When Twitter storms cause financial panic
By Vincent F Hendricks - 22 January 16:47

It seems that incorrect information, rumours, hoaxes and hearsays will inevitably bamboozle financial markets from time to time. The consequences appear frightening but some argue this sort of noise is actually necessary for trading.

Would you feel differently about Snowden, Greenwald, and Assange if you knew what they really thought?
By Sean Wilentz - 20 January 11:06

High-profile leakers have largely set the terms in the debate over transparency and privacy. But do they deserve the prestige and influence that has been accorded to them?

Cameron's internet filter goes far beyond porn - and that was always the plan
By Martin Robbins - 23 December 14:16

Through secretive negotiations with ISPs, the coalition has divided the internet into 'acceptable' and 'unacceptable' categories and cut people off from huge swathes of it at the stroke of a key.

Nations can no longer afford to go it alone on cyber-security
By Ian Brown - 02 November 13:08

Cyber-crime knows know borders, so nor should our defences.

Bebo.
Can Michael Birch bring Bebo back?
By Sophie McBain - 24 October 7:40

After selling the company he co-founded in 2008 for $850million, Michael Birch bought it back this year for just $1m - but is it too late to save Bebo?

Goodbye to the real trip advisor: Silk Road's top LSD review team just retired
By Ian Steadman - 16 October 11:17

A group calling themselves The Avengers were a bit like the Yelp of buying acid online.

Bitcoin may be let loose now Silk Road has been shut down
By Ian Steadman - 15 October 10:00

Now that Silk Road has closed without any discernible damage to Bitcoin's value, maybe we can accept it's here to stay.

What the internet does, and doesn't, know about you
By Paul Rosenzweig - 07 October 16:39

For years, a large data aggregator has quietly, behind the scenes, been gathering your information—as one writer put it “mapping the consumer genome.” Some saw this as rather ominous; others as just curious. But it was, for all of us, mysterious. Until no

Jonathan Franzen and the rage of the Twitter machine
By Jason Cowley - 26 September 8:03

We’re swamped by a tide of reaction and instant opinion churned out by the second on Twitter, writes Jason Cowley. But as Franzen, Obama and Miliband show, instant gratification won’t secure our grasp of events.

Caroline Criado-Perez (r) with Mary Macleod, Mark Carney and Stella Creasy
Caroline Criado-Perez's speech on cyber-harassment at the Women's Aid conference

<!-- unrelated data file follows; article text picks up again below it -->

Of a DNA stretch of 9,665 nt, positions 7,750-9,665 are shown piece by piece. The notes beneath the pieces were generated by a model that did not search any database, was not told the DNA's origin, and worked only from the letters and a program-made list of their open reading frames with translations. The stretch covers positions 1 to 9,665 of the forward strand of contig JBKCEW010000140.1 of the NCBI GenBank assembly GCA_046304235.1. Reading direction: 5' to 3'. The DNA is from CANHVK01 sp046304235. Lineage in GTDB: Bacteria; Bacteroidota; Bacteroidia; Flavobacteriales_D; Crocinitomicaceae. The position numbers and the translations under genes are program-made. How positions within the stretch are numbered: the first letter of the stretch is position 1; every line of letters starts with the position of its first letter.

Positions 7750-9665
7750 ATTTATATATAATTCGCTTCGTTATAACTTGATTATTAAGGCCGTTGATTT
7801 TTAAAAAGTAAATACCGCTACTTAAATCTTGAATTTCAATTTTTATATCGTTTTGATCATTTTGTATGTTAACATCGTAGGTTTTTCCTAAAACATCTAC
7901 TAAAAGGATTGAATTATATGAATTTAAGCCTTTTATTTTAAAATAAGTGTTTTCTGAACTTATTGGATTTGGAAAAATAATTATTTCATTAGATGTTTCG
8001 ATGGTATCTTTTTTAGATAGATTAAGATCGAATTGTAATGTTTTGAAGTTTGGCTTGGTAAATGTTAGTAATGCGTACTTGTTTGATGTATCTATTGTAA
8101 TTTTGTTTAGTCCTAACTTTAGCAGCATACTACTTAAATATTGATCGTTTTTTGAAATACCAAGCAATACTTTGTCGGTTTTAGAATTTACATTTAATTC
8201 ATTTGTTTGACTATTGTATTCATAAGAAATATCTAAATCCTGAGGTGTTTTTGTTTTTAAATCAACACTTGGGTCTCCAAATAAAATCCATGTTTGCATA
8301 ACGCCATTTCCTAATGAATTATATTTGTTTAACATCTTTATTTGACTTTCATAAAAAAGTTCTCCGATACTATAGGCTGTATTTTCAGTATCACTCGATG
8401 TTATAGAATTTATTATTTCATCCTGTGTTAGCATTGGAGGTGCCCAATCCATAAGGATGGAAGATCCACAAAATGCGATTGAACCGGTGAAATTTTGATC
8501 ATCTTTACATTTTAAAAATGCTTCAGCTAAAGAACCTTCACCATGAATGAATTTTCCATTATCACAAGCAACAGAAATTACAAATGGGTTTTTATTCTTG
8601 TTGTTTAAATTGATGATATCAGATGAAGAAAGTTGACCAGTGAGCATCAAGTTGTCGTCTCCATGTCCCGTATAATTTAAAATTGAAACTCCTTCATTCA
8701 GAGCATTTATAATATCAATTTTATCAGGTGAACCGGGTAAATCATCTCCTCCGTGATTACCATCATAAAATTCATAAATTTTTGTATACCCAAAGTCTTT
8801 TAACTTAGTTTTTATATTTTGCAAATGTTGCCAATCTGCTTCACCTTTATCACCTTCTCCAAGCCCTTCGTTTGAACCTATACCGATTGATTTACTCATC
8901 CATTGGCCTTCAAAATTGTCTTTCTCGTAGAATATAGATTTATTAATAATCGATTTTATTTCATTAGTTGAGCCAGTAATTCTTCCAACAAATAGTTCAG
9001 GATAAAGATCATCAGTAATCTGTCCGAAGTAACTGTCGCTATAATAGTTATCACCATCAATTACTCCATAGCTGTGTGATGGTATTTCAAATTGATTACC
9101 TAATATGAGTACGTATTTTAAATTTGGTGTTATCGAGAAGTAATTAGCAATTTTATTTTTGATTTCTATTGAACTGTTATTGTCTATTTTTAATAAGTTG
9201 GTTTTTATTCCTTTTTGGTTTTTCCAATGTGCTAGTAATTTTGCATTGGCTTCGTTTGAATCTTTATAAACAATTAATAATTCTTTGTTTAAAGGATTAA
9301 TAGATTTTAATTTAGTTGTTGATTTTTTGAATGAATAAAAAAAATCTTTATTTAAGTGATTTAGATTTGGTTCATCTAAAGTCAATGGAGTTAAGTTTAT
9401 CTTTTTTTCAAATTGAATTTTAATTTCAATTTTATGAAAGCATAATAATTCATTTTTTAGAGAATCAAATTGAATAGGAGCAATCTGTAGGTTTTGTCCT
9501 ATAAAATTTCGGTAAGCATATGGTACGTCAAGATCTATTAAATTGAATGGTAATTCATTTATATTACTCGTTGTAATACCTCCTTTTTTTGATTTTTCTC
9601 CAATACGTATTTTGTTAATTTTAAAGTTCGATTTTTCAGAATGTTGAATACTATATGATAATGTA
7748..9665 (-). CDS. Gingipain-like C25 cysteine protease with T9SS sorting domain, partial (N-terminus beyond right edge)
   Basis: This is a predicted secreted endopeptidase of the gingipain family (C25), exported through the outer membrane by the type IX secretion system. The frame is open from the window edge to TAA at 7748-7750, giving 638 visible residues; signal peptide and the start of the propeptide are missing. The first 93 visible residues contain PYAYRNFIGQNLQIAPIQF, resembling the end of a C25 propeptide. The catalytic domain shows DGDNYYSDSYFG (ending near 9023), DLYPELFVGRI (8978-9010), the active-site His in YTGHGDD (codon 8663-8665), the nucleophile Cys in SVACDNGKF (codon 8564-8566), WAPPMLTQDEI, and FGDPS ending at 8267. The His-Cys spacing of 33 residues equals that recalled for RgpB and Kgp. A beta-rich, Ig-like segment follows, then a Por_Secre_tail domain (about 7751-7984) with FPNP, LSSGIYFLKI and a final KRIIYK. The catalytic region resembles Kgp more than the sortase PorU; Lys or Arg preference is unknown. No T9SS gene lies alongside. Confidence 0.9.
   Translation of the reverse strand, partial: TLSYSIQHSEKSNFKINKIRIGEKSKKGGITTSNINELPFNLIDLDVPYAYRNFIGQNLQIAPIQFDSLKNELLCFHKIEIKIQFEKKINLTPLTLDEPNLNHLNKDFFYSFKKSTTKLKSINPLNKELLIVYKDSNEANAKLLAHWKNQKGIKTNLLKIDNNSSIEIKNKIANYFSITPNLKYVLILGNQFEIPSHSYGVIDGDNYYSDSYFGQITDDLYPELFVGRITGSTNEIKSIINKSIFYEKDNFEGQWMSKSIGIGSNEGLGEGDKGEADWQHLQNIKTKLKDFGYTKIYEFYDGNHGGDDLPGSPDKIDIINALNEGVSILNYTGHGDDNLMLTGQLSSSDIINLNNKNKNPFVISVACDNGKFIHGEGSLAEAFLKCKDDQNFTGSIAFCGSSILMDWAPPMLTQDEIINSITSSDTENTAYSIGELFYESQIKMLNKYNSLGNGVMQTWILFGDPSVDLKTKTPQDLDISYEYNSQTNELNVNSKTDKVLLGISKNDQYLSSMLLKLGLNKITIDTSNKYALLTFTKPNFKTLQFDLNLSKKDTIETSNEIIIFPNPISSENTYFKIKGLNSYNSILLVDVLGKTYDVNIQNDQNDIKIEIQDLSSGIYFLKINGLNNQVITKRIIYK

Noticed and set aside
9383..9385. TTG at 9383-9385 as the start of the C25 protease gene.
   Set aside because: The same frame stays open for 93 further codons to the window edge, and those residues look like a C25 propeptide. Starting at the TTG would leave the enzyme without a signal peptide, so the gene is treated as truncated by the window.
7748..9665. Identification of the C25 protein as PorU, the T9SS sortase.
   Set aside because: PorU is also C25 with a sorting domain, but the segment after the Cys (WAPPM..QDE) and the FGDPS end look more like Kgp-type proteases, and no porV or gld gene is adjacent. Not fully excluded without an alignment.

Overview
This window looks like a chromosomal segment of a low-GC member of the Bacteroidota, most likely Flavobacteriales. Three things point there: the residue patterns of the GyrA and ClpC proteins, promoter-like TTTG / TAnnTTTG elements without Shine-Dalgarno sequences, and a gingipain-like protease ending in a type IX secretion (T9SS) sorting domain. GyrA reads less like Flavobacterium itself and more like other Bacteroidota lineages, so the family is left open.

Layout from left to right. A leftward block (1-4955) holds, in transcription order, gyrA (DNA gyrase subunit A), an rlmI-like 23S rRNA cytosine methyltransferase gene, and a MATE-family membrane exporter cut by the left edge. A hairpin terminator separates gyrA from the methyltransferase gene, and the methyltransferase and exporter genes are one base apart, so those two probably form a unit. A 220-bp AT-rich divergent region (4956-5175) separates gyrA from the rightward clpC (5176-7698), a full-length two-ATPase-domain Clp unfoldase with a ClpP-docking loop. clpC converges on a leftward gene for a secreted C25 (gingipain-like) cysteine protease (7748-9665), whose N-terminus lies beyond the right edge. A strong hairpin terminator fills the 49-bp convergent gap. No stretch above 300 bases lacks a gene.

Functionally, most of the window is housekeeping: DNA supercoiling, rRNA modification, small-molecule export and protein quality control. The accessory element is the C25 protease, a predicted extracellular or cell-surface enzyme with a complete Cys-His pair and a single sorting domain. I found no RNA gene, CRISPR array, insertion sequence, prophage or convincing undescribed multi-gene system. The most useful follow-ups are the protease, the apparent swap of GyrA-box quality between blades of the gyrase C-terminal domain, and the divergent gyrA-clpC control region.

By Caroline Criado-Perez - 04 September 9:07

"If there’s one thing I want to come out of what happened to me, it’s for the phrase “don’t feed the trolls” to be scrubbed from the annals of received wisdom."

A still from Twitter's video introducing the update to its web client.
Twitter’s thin blue line: a velvet rope to connect the riff-raff to the elite
By Michael Moran - 29 August 16:24

The latest update to the social network is simply a helpful little line to make it easier to follow a conversational thread. In reality, it will mean that the clubby little chats of the great and good will be even more difficult to avoid.

Chelsea Manning's Wikipedia page.
Behind the Wikipedia wars: what happened when Bradley Manning became Chelsea
By Alex Hern - 23 August 14:15

Abigail Brady, who edits the site as Morwen, explains the polite notes and not-votes behind the scenes.

The BBFC.
We can't crowdsource the right to free speech
By Mark Owen - 19 August 16:18

The BBFC's plan to put content flags on online video could work – but crowd-sourcing censorship isn't the right way to do it.

How many teenagers are using Ask.fm to self-harm?
By Hazel Robinson - 14 August 11:25

Some of the young people experiencing online abuse will be sending it to themselves, writes Hazel Robinson. That doesn't make their pain any less real - but it should inform how we approach the subject.

Rebuilding Bebo: Shaan Puri reveals his plans for the social network
By James Evans - 09 August 11:20

"The biggest lesson is that the social products that succeed are non-obvious"

New Statesman
Female web developer wanted. Must love shoes and nail varnish
By Alex Hern - 08 August 10:00

Some developers are being sexist. It must be a Thursday.